I’m 5’4”, 112 lb., and I look like a 15-year old.
There is nothing about me that drives fear into the hearts of 13-year olds on the Navajo Nation.
Some days, I wish I were a 250 lb. linebacker foaming at the mouth. Like days when I have 10 middle schoolers mimicking the rapper Lil John over my attempts to teach the silent-e sound. Or days when a student is trying to catch my attention by swatting the arm of a sweatshirt into my face. And especially on days when I really do have a 14-year-old football linebacker trying to ram past me out of the classroom.
But luckily for my delicate frame, being scary isn’t my job. And luckily, I’m (a little) older than 15. I’m the adult in the room. And while adults aren’t always calm, rational characters who put logic ahead of emotion, I’m the teacher. I get paid to be calm, rational and to put logic ahead of emotion. Because as any teacher knows (especially us young, inexperienced things), poor behavior management will destroy the best lesson plan.
The teaching gurus of the world have actually put together rules to keep us teachers in line when it comes to behavior management. Now, it’s easy to tell someone to “Have only a few rules. Repeat them. Be firm.” It’s much harder to actually execute when you’re scrambling to figure out what to teach the next day.
I’ve learned countless bits from my surrogate mothers at work, like my assistant, the other Special Ed teachers, and the teachers with decades of experience under their belts. I watch them and learn. Speak in low tones; don’t yell. Stay calm and don’t take it personally. Be logical and rational and explain it so it makes sense why you’re not supposed to hit someone with a book. And sometimes, admonish them in Navajo.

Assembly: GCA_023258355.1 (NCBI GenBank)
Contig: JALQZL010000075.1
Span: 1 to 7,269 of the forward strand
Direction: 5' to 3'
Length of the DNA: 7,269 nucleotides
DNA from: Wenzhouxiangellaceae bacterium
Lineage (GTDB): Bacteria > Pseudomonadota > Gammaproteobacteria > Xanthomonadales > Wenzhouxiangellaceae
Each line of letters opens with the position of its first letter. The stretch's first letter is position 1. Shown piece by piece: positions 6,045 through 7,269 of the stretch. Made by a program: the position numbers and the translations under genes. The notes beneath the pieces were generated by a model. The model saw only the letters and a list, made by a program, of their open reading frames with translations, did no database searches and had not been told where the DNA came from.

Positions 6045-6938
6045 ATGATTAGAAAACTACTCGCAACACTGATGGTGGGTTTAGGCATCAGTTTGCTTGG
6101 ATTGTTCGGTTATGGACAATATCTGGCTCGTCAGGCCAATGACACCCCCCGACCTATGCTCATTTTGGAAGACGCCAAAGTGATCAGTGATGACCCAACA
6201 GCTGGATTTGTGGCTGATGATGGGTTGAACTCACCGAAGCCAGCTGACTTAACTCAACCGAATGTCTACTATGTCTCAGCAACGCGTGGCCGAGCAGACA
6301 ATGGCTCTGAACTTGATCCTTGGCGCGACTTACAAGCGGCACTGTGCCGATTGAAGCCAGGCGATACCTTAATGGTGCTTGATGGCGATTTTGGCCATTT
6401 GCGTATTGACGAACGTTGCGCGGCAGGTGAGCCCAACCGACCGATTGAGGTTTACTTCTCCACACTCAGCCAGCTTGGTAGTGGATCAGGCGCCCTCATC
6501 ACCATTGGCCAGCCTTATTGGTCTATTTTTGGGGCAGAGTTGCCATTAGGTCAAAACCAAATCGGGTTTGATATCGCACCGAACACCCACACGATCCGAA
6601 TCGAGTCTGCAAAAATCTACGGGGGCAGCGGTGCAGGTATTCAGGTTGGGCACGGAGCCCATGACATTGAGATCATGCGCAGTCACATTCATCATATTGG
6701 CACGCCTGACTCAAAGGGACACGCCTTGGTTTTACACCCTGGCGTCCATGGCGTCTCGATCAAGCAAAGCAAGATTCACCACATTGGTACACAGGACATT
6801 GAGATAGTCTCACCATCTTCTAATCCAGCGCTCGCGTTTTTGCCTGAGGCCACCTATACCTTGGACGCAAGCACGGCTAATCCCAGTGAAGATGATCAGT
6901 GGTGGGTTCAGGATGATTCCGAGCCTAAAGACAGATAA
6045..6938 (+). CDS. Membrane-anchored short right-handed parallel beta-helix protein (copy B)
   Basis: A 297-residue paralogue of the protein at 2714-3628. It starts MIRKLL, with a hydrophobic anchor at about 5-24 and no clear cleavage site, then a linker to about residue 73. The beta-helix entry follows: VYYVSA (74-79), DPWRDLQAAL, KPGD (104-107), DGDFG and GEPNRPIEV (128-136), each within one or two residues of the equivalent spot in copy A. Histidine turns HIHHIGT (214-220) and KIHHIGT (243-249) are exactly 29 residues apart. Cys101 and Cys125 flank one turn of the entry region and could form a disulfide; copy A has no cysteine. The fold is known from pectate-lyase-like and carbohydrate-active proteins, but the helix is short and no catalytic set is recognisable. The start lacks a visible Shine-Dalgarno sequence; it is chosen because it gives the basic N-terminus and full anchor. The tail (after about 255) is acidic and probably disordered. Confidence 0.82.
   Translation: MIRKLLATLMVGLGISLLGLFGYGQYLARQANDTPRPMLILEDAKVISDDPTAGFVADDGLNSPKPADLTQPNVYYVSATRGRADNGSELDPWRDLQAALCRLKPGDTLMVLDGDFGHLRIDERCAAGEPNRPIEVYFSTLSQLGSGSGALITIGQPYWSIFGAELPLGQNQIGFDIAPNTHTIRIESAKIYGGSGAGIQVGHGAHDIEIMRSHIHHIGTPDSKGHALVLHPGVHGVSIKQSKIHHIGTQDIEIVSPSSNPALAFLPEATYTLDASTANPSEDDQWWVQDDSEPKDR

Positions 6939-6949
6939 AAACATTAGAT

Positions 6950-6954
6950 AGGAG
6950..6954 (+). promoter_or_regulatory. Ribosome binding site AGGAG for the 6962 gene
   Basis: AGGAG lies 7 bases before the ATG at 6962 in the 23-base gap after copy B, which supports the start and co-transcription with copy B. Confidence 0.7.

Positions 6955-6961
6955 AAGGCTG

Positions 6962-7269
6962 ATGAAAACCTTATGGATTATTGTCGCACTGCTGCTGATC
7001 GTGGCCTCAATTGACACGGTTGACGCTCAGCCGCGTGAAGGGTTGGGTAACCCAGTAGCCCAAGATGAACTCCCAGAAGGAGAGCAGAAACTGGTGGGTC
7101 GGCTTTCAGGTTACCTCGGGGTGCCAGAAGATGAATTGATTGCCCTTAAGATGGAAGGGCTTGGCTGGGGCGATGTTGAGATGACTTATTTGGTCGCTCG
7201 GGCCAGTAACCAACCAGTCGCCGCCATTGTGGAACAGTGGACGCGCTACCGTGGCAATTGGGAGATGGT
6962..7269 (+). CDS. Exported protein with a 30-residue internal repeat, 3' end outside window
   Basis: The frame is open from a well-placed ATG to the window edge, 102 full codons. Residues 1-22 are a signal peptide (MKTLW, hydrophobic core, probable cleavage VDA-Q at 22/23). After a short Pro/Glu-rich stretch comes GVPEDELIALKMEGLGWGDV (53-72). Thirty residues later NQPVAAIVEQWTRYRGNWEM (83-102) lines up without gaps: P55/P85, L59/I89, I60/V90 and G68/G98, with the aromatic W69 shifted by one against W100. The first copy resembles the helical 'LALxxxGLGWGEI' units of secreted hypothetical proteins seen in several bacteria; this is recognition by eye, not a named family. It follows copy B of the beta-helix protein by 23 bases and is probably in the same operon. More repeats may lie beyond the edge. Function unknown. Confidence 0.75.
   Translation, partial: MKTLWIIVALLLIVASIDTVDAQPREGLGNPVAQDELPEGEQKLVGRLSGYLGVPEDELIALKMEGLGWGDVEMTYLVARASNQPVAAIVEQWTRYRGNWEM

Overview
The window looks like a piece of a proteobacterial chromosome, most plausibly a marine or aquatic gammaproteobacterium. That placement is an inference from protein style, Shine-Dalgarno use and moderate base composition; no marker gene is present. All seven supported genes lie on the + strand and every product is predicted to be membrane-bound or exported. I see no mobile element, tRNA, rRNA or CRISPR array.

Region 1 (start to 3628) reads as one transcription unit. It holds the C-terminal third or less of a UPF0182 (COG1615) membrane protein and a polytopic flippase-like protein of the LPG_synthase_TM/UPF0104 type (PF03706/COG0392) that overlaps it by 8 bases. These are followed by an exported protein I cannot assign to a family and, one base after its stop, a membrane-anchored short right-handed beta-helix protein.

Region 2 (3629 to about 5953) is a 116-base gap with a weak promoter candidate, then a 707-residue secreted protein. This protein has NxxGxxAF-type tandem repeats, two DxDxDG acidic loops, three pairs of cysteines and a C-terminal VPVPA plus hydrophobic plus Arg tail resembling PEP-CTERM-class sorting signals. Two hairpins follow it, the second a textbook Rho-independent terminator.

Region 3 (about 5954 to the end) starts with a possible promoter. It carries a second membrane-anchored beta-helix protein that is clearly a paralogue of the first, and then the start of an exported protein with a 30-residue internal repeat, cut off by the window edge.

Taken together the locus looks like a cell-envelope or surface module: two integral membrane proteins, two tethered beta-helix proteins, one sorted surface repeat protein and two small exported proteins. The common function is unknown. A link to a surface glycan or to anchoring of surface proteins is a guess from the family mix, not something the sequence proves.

But really, as a second-year teacher with a little more confidence in the classroom, I have to give credit to my students for really teaching me those lessons.
They taught me my first year that if you aren’t clear with your expectations, they’ll make up their own, and it’ll often involve profanity and very little completed work. They taught me that if you don’t stick to the promised consequences the first time they break rules they’ll interpret that as encouragement to spew more profanity and do even less work. It took a good number of days in the classroom when students were rolling around on the ground making barnyard noises while I stood by wringing my hands. But I finally learned.
I learned to take deep breaths and give sharp teacher’s looks across the classroom. I learned that it’s well worth it to lose out on my lunch break (which doubles as my only prep period) so that a student will feel the anguish of lunch detention when he/she earns three or more warnings in class. I learned that lecturing is a waste of time. I learned that you need to address problem behaviors fast, and make sure they know you love them faster. And I learned that like with everything else in life, people need to be taught appropriate behaviors. Just like how teachers need to be taught how to teach them.
The opinions expressed in On the Reservation are strictly those of the author(s) and do not reflect the opinions or endorsement of Editorial Projects in Education, or any of its publications.